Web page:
# What are the many ways(and the quickest) to prove that 2 statements are logically equivalent

This is from a Discrete Mathematics term test question.

Q4. Which of the following statements is/are logically equivalent to $$p \iff q$$?

Note: $$\sim$$ means the negation of

(I) $$(\sim p \lor q) \land (p \lor \sim q)$$

(II) $$(\sim p \land \sim q) \lor (p \land q)$$

(III) $$(\sim p \lor \sim q) \land (p \lor q)$$

(IV) $$(\sim p \land q) \lor (p \land \sim q)$$

The answer is (I) and (II). I could easily get the first one since $$p \iff q \equiv (p \to q) \land (q \to p)$$.

As this is MCQ, I definitely avoid truth tables. I also want to avoid using a lot of equivalent laws to save time and reduce sources of error. However for (II), I cannot think of simple way other than applying distributive law into 4 terms like into $$((\sim p \land \sim q) \lor p) \land ((\sim p \land \sim q) \lor q)$$ then another round of distributive law to simplify to $$((\sim p \lor p) \land (p \lor \sim q)) \land ((\sim p \lor q) \land (\sim q \lor q))$$, which feels very tedious to me especially since I might mess the ordering up since some of these properties might not be commutative. Does anyone have a solution to this problem?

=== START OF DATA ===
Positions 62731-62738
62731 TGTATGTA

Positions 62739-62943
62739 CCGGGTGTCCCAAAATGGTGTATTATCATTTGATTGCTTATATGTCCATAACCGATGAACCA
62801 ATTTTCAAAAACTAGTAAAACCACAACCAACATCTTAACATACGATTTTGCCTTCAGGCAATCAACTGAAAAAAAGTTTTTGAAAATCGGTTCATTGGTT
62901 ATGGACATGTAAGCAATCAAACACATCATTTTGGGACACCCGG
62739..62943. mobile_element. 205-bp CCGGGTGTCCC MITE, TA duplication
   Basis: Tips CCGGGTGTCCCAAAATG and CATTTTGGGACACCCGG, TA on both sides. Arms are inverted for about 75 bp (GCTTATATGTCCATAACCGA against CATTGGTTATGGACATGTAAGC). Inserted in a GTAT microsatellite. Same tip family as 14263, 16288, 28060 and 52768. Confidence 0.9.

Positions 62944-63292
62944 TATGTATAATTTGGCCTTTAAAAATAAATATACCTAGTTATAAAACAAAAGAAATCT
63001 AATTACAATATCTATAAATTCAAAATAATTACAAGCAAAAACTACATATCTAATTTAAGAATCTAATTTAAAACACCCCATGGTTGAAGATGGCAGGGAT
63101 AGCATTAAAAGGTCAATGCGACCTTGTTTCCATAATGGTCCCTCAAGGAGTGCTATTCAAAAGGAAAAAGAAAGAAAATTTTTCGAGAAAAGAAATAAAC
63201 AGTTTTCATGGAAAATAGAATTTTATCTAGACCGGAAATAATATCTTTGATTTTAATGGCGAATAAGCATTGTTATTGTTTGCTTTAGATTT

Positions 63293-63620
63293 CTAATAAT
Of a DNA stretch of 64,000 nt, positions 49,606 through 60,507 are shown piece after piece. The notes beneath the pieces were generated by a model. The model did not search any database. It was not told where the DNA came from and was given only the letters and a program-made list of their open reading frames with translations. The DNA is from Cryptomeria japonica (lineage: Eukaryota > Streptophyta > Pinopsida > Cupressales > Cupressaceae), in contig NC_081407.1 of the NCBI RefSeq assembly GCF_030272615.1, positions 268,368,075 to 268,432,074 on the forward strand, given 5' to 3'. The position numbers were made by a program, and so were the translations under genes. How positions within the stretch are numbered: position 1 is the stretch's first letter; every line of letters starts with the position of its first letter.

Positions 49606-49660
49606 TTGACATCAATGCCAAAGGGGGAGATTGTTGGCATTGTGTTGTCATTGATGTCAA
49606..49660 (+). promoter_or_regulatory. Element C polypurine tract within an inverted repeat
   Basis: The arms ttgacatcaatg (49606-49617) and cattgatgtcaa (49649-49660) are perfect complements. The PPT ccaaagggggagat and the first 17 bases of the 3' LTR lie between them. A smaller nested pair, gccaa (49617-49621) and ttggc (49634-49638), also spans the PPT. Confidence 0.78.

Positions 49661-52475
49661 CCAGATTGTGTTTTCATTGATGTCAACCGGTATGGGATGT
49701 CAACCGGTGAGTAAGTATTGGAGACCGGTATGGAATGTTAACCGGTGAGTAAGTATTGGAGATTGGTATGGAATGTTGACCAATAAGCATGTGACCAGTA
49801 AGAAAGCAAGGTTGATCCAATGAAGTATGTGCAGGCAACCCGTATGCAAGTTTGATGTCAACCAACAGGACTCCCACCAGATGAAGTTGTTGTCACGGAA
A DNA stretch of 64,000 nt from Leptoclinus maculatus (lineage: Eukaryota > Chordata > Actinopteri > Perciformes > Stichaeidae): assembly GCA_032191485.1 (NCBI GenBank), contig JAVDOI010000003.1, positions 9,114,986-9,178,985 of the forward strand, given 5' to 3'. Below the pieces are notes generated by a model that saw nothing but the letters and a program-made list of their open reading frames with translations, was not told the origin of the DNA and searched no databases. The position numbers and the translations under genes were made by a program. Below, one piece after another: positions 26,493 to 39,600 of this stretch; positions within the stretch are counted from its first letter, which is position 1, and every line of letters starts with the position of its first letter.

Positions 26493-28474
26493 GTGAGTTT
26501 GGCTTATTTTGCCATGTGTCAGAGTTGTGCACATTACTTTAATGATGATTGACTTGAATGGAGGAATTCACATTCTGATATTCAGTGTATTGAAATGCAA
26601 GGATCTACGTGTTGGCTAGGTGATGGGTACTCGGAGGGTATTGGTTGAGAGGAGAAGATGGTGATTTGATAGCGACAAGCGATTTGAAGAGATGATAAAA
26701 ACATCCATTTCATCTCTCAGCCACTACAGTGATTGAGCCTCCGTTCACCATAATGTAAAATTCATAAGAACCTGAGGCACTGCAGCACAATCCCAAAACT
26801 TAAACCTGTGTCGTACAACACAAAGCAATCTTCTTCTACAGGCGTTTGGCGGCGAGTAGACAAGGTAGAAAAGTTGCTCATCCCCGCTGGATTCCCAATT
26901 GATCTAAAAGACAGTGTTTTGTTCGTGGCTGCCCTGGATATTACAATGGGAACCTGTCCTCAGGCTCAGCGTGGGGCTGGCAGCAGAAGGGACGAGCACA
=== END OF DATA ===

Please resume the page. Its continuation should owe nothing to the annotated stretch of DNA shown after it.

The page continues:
• $p \iff q$ is true only when both $p$ and $q$ have the same truth values. It is fairly easy to see that option II satisfies that. – Anurag A Sep 28 '18 at 4:57
• So is the general idea to get the possible set of truth values that the original statement allows, for this case (p,q) only can be (T,T) and (F,F) , then do a substitution test to see whether it evaluates as True? – Prashin Jeevaganth Sep 28 '18 at 5:02

Using double distribution : \begin{align}(\lnot p \land \lnot q)\lor(p\land q) &\equiv (\lnot p \lor p) \land (\lnot p \lor q) \land (\lnot q \lor p) \land (\lnot q \lor q) \\ &\equiv (\lnot p \lor q) \land (\lnot q \lor p) \\ &\equiv p\iff q \end{align}.
• Only way I know how without using a logic table. Sometimes, this is consider as an equivalence for $\iff$. – Zamarion Sep 28 '18 at 5:12